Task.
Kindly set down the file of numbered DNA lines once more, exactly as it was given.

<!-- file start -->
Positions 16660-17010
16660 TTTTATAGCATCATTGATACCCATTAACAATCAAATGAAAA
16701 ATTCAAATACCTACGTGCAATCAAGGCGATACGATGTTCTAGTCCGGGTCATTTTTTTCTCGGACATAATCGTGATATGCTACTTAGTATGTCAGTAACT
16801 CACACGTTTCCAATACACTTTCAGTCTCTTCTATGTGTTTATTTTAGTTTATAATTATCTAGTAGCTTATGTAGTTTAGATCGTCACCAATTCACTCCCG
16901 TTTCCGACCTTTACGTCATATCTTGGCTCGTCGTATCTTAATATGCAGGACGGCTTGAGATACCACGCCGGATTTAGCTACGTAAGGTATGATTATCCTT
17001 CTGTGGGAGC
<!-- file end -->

Positions 16660-17010
16660 TTTTATAGCATCATTGATACCCATTAACAATCAAATGAAAA
16701 ATTCAAATACCTACGTGCAATCAAGGCGATACGATGTTCTAGTCCGGGTCATTTTTTTCTCGGACATAATCGTGATATGCTACTTAGTATGTCAGTAACT
16801 CACACGTTTCCAATACACTTTCAGTCTCTTCTATGTGTTTATTTTAGTTTATAATTATCTAGTAGCTTATGTAGTTTAGATCGTCACCAATTCACTCCCG
16901 TTTCCGACCTTTACGTCATATCTTGGCTCGTCGTATCTTAATATGCAGGACGGCTTGAGATACCACGCCGGATTTAGCTACGTAAGGTATGATTATCCTT
17001 CTGTGGGAGC